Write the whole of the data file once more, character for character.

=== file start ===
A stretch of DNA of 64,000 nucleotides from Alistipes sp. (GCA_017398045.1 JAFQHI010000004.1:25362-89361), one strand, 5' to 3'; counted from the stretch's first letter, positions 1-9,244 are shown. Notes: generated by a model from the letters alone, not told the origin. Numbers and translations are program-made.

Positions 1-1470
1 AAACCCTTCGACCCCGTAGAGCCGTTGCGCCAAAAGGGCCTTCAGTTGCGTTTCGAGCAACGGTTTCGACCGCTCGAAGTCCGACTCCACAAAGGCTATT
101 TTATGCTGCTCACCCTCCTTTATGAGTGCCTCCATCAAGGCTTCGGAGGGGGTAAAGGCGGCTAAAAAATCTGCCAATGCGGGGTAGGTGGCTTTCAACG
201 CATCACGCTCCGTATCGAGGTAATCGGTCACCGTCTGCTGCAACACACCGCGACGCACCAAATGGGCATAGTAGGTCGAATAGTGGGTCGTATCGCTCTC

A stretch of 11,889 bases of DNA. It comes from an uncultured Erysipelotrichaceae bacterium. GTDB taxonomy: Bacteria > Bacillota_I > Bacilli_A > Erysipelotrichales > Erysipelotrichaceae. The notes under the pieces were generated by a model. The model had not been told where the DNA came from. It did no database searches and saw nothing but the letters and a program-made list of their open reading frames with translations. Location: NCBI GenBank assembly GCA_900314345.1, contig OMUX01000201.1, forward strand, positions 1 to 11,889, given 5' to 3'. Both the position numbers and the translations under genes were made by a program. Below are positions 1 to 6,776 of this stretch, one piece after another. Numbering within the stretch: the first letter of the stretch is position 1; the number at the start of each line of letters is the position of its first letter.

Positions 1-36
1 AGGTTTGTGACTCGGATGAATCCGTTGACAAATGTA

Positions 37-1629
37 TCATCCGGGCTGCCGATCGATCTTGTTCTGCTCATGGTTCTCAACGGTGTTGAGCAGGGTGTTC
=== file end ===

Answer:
A stretch of DNA of 64,000 nucleotides from Alistipes sp. (GCA_017398045.1 JAFQHI010000004.1:25362-89361), one strand, 5' to 3'; counted from the stretch's first letter, positions 1-9,244 are shown. Notes: generated by a model from the letters alone, not told the origin. Numbers and translations are program-made.

Positions 1-1470
1 AAACCCTTCGACCCCGTAGAGCCGTTGCGCCAAAAGGGCCTTCAGTTGCGTTTCGAGCAACGGTTTCGACCGCTCGAAGTCCGACTCCACAAAGGCTATT
101 TTATGCTGCTCACCCTCCTTTATGAGTGCCTCCATCAAGGCTTCGGAGGGGGTAAAGGCGGCTAAAAAATCTGCCAATGCGGGGTAGGTGGCTTTCAACG
201 CATCACGCTCCGTATCGAGGTAATCGGTCACCGTCTGCTGCAACACACCGCGACGCACCAAATGGGCATAGTAGGTCGAATAGTGGGTCGTATCGCTCTC

A stretch of 11,889 bases of DNA. It comes from an uncultured Erysipelotrichaceae bacterium. GTDB taxonomy: Bacteria > Bacillota_I > Bacilli_A > Erysipelotrichales > Erysipelotrichaceae. The notes under the pieces were generated by a model. The model had not been told where the DNA came from. It did no database searches and saw nothing but the letters and a program-made list of their open reading frames with translations. Location: NCBI GenBank assembly GCA_900314345.1, contig OMUX01000201.1, forward strand, positions 1 to 11,889, given 5' to 3'. Both the position numbers and the translations under genes were made by a program. Below are positions 1 to 6,776 of this stretch, one piece after another. Numbering within the stretch: the first letter of the stretch is position 1; the number at the start of each line of letters is the position of its first letter.

Positions 1-36
1 AGGTTTGTGACTCGGATGAATCCGTTGACAAATGTA

Positions 37-1629
37 TCATCCGGGCTGCCGATCGATCTTGTTCTGCTCATGGTTCTCAACGGTGTTGAGCAGGGTGTTC